“Becoming a Consultant? – Here are 21 Smart Points to Raise”

Published on May 19th, 2015 by Alan L. Sklover

“The second mouse gets the cheese.”

– Terry Pratchett

ACTUAL “CASE HISTORY: These days, as employers are seeking to limit employee-related expenses, yet retain the services of valuable individuals, they are increasingly turning to the hiring of individuals not as employees, but as independent consultants.

The reduction in employee headcount provides employers with lower overall expense, especially as to benefits and legally-required payments, such as mandated contributions to healthcare under the Affordable Care Act, Social Security, unemployment benefits, and workers’ compensation plans. In addition, most of the many other laws that protect employees from discrimination, retaliation, harassment and non-payment of wages, are not applicable to independent consultants.

For this reason, we are seeing more and more people “selling their services” as consultants rather than as employees. The most common scenario is for a company to provide to a consultant its “standard form” of consultant agreement for signature. And just as commonly, important points in those “standard forms” are slanted heavily in favor of the interests of the company, and not the consultant.

But, “forewarned is forearmed.” You have every right, and an obligation to yourself and your loved ones, too, to request changes in the language and terms of any agreement. Here are the most important points to raise if it is a Consulting Services Agreement.

LESSON TO LEARN: Most employees do not have written contracts, for many different reasons, chief among them that employers commonly view written agreements as commitment they don’t want to make, and may be difficult to get out of. (That said, senior executives do commonly have written employment agreements that do protect them.)

On the other hand, most consultants do have written contracts, provided by the company, that lean heavily toward the protection of the rights and interests of the company. As a consultant, you look to your own resources – and not legal protections – to protect you and what should be yours. If you do not, you have only yourself to blame.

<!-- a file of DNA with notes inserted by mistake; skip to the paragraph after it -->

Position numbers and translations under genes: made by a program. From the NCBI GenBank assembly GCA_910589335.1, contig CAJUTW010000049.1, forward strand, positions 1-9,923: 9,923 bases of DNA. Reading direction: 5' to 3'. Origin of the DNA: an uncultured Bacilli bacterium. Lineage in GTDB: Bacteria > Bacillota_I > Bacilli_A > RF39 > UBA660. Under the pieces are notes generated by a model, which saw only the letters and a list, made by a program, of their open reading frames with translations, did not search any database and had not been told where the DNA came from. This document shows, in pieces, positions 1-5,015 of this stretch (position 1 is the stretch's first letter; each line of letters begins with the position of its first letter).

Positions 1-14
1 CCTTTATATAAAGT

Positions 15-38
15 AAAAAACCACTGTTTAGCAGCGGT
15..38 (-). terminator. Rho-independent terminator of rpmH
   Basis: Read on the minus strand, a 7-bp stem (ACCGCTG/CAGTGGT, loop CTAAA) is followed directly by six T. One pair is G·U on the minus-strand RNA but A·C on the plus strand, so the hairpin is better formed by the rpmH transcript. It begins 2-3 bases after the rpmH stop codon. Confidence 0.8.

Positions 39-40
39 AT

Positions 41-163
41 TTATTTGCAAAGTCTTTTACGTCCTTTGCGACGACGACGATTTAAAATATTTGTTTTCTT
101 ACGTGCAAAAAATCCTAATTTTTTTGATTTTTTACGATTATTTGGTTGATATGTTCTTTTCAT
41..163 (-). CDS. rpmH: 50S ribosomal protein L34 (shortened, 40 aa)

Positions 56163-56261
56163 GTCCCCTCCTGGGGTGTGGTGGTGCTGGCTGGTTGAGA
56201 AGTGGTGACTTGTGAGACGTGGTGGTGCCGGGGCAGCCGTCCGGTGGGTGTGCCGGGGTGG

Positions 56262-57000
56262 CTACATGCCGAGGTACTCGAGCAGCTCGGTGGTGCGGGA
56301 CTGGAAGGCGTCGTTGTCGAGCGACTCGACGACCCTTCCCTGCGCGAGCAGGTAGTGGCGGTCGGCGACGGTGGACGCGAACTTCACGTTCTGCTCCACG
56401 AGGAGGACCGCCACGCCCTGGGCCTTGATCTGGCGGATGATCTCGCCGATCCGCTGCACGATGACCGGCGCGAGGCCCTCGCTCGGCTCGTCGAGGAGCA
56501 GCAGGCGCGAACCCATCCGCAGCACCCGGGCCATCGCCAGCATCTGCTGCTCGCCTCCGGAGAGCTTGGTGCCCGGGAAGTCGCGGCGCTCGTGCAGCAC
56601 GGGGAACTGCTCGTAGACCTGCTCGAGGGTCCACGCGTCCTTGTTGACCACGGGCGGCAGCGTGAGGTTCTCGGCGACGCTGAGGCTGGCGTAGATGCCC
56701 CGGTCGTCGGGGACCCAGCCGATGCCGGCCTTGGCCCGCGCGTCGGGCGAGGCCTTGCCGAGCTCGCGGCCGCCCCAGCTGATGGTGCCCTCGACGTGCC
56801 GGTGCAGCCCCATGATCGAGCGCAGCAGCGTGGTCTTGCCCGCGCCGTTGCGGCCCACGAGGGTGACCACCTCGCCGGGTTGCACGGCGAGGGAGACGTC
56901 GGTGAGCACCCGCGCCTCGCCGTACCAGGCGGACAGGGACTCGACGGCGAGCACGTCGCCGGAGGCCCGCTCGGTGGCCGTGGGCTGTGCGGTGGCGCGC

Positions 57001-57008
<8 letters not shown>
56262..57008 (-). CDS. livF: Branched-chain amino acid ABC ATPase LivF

WHAT YOU CAN DO: In any Consulting Services Agreement submitted to you for your review and signature, look to see if these “21 Smart Points” are already provided and are clear, and in your interests. If not, consider asking that they be inserted to clarify and modify the consulting services agreement, either (a) incorporated into the main agreement given to you, or (b) set forth on a “Rider,” “Addendum” or “Amendment” in each instance to be signed by both sides when the main agreement is also signed.
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Sklover’s Thought for the Work Week

Published on May 18th, 2015 by Alan L. Sklover

Featured Coffee Cup

“A loving person recognizes needs.”

– Leo Buscaglia

. . . and all successful employees and businesspeople do, too. That’s because successful people all understand that, in the marketplace of goods and services – including the employment marketplace – needs are opportunities, just waiting for someone to notice them and to figure out a new way or a better way to address them. So, go forth, and love thy boss and customer!

© 2015 Alan L. Sklover. All Rights Reserved

[If you would like to contribute a favored quote, saying or proverb, please submit it to us at info@SkloverWorkingWisdom.com].